Late last year, a Swedish hotel guest named Stefan Jansson grew upset when he found a Bible in his room. He fired off an email to the hotel chain, saying the presence of the Christian scriptures was “boring and stupefying.” This spring, the Scandic chain, Scandinavia’s biggest, ordered the New Testaments removed.
In a country where barely 3% of the population goes to church each week, the affair seemed just another step in Christian Europe’s long march toward secularism. Then something odd happened: A national furor erupted. A conservative bishop announced a boycott. A leftist radical who became a devout Christian and talk-show host denounced the biblical purge in newspaper columns and on television. A young evangelical Christian organized an electronic letter-writing campaign, asking Scandic: Why are you removing Bibles but not pay-porn on your TVs?
Scandic, which had started keeping its Bibles behind the front desk, put the New Testament back in guest rooms.
“Sweden is not as secular as we thought,” says Christer Sturmark, head of Sweden’s Humanist Association, a noisy assembly of nonbelievers to which the Bible-protesting hotel guest belongs.
After decades of secularization, religion in Europe has slowed its slide toward what had seemed inevitable oblivion. There are even nascent signs of a modest comeback. Most church pews are still empty. But belief in heaven, hell and concepts such as the soul has risen in parts of Europe, especially among the young, according to surveys. Religion, once a dead issue, now figures prominently in public discourse.
God’s tentative return to Europe has scholars and theologians debating a hot question: Why?
...Some scholars and Christian activists, however, are pushing a more controversial explanation: the laws of economics. As centuries-old churches long favored by the state lose their monopoly grip, Europe’s highly regulated market for religion is opening up to leaner, more-aggressive religious “firms.” The result, they say, is a supply-side stimulus to faith.
“Monopoly churches get lazy,” says Eva Hamberg, a professor at Lund University’s Centre for Theology and Religious Studies and co-author of academic articles that, based on Swedish data, suggest a correlation between an increase in religious competition and a rise in church-going. Europeans are deserting established churches, she says, “but this does not mean they are not religious.”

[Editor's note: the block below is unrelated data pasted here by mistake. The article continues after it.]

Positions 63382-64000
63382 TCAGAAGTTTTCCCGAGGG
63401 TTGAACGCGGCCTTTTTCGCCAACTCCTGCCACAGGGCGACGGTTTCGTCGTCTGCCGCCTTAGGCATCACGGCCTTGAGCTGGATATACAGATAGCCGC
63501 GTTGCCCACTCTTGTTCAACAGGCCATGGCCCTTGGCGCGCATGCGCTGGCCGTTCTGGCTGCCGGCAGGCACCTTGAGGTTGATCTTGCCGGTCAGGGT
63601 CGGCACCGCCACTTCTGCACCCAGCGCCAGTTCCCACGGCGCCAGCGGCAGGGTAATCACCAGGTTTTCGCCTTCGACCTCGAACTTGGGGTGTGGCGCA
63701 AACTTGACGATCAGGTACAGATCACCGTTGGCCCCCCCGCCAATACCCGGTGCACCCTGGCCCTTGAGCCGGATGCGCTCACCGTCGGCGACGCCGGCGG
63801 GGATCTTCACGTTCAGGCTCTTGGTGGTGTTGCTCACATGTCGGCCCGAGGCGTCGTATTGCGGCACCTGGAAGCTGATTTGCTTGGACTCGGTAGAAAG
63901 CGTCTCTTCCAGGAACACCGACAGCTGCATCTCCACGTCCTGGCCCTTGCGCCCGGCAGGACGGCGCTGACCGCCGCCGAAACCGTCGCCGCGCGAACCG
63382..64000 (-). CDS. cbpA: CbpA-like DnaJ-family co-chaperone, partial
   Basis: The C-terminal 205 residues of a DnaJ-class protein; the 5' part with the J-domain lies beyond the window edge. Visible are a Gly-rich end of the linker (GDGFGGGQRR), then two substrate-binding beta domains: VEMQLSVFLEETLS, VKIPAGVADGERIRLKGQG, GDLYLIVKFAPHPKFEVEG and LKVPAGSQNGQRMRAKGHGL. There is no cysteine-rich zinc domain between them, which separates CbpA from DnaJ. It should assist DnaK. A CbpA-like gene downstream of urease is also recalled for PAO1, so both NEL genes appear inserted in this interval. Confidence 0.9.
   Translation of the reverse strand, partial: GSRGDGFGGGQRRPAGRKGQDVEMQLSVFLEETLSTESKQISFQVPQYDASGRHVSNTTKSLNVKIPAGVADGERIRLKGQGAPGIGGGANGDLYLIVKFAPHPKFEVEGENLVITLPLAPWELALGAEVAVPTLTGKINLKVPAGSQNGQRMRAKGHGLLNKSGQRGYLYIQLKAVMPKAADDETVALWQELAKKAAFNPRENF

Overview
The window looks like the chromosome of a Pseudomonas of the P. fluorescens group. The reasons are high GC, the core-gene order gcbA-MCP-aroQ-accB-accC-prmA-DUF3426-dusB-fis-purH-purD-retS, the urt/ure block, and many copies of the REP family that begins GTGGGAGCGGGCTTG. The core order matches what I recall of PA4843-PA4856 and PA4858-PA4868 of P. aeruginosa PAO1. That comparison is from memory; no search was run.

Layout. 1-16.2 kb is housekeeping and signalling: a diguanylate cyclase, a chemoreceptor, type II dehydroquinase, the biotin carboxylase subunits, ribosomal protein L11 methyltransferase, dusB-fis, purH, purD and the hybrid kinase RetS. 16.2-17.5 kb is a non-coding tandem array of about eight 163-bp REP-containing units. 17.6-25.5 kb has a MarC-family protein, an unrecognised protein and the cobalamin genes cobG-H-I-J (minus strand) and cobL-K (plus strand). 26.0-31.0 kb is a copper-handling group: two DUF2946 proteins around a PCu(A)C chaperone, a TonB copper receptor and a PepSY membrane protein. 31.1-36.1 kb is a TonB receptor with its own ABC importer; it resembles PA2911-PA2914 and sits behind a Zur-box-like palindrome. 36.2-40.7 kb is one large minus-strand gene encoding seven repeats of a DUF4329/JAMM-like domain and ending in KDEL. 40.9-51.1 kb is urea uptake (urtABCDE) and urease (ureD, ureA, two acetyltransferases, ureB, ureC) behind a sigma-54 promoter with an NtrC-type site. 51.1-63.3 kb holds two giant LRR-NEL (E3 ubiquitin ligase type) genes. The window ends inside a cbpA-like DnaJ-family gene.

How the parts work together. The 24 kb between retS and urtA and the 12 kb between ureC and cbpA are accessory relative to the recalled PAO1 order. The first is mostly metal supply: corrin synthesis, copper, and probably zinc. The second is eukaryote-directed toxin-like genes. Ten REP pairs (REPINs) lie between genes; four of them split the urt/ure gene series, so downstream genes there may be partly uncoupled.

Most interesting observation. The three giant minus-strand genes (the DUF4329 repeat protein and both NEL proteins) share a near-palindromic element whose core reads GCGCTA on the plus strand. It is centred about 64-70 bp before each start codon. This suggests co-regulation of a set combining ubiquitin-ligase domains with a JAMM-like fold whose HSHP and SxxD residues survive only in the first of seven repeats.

...Most scholars used to believe that modernization would extinguish religion in the long run. But that view always had trouble explaining why America, a nation in the vanguard of modernity, is so religious.
...Now even Europe, the heartland of secularization, is raising questions about whether God really is dead. The enemy of faith, say the supply-siders, is not modernity but state-regulated markets that shield big, established churches from competition. In America, where church and state stand apart, more than 50% of the population worships at least once a month. In Europe, where the state has often supported — but also controlled — the church with money and favors, the rate in many countries is 20% or less. “The state undermined the church from within,” says Stefan Swärd, a leader of Sweden’s small but growing evangelical movement.
...Just a few blocks away, Passion Church, an eight-month-old evangelical outfit, fizzed with fervor. Nearly 100 young Swedes rocked to a high-decibel band: “It’s like adrenaline running through my blood,” they sang in English. “We’re talking about Jesus, Jesus, Jesus.”
Passion, set up by Andreas Nielsen, a 32-year-old Swede who found God in Florida, gets no money from the state. It holds its service in a small, low-ceilinged hall rented from Stockholm’s Casino Theatre, a drama company. Church, says Mr. Nielson, should be “the most kick-ass place in the world.”There's more where that came from. To read
the entire article, you can go here.
Thursday, July 19, 2007
In Europe, God is (Not) Dead
So says the Wall Street Journal, July 14-15, 2007. Check it out, and as you do, notice, among other things, the benefit of the separation of church and state, and the value of competition (even in the church world):